Oh how I miss karate. Years back I pushed myself into doing something I’ve always wanted to do, I started practicing Tae Kwon Do.  I can’t even tell you how much I loved it.  It felt good to do something that scared me a little, but always fascinated me.  Putting yourself out there like that is definitely frightening.  Finding your voice and letting yourself scream, “HI-YAA!” without feeling like a fool takes some getting used to, but after a while you learn that it really does help to channel your power and you actually look more foolish if you aren’t doing it with the rest of your class.  And after all,  knowing how to kick butt is a good thing.  You kind of release your inner superhero…!

And ahhh, the power.  Not power in a scary Sarah Palin kind of way (did I say that?!) but in a way that makes you feel strong, like you can take on anything in your life with grace and confidence.  It’s something I have always strived for in my life but had often had a hard time finding it within myself.  I’ll never forget sobbing all the way home from my first tournament in which I won first place for my form, or after hearing a parent in the lobby say to my instructor, “Wow, she’s tough!” upon watching one of my sparring matches.

As much as I loved participating in the martial arts, my gimpy back did not.  A low back injury only allowed me to get up to a red belt before telling me it had had quite enough.  Red, than brown, than black.  Dang.  So close, but yet….so very far.

And this was the first reason I was so delighted to hear that Scout had some interest in starting up Tae Kwon Do.  He started in August and is now a blue belt.  V joined the bandwagon and also goes.  It’s pretty awesome. I get to hang out and be a part of it at least, even if I can’t be out there doing it.  That place is like a family, and it’s good to be there again.

Of course other than just being good for anyone in so many ways, Tae Kwon Do is especially excellent for Scout.  Aspies can tend to be a bit clumsy and uncoordinated, and of course karate works on balance and grace.  For someone who wouldn’t dream of ever joining a sports team, it’s the perfect sport.  He is only going against himself and setting his own goals.  Scout is a very cautious guy–he finally rode a two-wheeler bike much later than most kids because he was so convinced he was going to fall and break his leg.  Getting hit in sparring makes him realize he is not going to break.  And of course the sheer pride Scout feels when he gets through a belt promotion and moves on to the next level.  I used to hate those promotions–I remember asking myself on the way why in the world I actually chose and PAID to put myself through them, they made me so nervous–but not Scout.  He loves them and gets so excited to get out there and do his thing.  Most people dread it if they have to come out and do their form again after making a mistake, which does happen…Scout just looks at is as getting to do it again.  It’s great.  And you should have seen him after he broke his first board!  Scout says:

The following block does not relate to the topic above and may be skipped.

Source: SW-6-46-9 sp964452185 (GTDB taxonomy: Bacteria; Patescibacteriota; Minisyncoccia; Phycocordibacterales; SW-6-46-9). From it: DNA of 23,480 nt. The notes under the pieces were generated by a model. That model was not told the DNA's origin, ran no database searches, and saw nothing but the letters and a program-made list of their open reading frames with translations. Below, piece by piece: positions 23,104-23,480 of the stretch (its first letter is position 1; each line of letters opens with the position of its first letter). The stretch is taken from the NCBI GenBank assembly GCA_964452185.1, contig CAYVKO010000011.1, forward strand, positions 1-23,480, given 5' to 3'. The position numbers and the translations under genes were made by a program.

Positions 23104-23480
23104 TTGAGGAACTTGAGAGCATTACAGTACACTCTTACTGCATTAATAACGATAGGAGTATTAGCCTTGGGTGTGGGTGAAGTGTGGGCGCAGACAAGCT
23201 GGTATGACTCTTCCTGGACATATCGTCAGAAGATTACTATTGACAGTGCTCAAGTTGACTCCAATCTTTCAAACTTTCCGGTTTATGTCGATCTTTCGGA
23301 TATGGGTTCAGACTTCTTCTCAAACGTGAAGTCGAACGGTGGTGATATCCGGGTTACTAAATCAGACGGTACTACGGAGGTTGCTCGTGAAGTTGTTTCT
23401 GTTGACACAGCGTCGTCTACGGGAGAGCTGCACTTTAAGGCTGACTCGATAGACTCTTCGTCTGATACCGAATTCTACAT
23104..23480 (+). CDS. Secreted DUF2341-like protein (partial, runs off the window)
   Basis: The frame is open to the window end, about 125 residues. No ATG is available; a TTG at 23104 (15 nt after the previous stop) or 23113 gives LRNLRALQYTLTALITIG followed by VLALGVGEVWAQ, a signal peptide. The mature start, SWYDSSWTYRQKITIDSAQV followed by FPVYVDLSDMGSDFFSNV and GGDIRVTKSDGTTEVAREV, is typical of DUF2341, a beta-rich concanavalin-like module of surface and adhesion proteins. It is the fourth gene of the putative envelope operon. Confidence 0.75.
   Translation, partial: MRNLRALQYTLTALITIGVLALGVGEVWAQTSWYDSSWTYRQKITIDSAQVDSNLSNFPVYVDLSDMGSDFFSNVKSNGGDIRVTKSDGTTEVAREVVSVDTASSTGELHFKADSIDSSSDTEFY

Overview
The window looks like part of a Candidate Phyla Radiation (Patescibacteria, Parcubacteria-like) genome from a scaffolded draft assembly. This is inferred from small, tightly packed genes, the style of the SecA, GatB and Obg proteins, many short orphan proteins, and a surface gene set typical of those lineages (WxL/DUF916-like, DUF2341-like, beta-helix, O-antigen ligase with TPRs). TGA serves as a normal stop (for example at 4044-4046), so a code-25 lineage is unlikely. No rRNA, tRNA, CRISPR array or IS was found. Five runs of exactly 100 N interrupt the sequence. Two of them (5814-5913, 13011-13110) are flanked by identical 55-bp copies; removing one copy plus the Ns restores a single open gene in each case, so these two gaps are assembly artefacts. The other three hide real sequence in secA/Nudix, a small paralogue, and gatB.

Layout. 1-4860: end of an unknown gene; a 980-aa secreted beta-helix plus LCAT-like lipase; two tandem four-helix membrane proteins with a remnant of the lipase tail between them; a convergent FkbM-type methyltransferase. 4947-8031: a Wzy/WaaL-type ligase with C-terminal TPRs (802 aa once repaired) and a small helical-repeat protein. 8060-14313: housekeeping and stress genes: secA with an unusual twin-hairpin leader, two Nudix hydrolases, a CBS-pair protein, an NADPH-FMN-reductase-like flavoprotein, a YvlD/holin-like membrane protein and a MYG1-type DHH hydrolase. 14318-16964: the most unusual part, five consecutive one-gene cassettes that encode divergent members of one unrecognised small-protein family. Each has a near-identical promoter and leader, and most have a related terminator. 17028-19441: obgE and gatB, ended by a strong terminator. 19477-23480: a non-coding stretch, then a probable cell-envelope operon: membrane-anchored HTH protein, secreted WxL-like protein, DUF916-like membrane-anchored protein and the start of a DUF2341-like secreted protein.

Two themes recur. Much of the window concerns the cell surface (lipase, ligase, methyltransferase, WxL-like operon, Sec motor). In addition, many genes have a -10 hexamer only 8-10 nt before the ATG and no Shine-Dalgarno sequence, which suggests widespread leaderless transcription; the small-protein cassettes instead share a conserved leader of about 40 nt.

I like karate because it’s good exercise and it helps you defend yourself if someone tries to hurt you or play a mean trick on you.

I just can’t say enough about the actual studio too, American Karate Studios.  As I said above, it’s like our second family.  Our instructor, Ms. Obermiller, takes the kids under her wing and teaches them not only to be strong and work hard, but also the life lessons about being kind to others, working hard at school and being respectful and helpful to their parents.  (that’s a very good thing.)  I still can’t believe that of all of the studios out there, I just stumbled upon this one in the phone book.  Kismet?  Maybe.

If I ever needed convincing that karate was a good thing to keep Scout in, even though sometimes he balks about having to go, I just remember watching him at his first promotion.  There he was, practicing his form on his own with all of the other kids around him.  There he was, sitting quietly on the side, watching them as each one did his own form.  There he was, watching the other kids to see what they were doing and following their lead.  There he was, listening intently and calling out “Yes Sir!”  when it was his turn to compete.  It was a time when I realized that no one watching my child would think he has Asperger’s Syndrome.  No ‘twinkling’, no talking to himself or being in his own little world–he was engaged and present.  And that was a present to me.

So if any of you out there have a child on the spectrum and want to get him or her involved in something, I suggest some form of the martial arts with all my heart.  As you can see there are so many wonderful things about it…and of course, it never hurts knowing how to kick butt.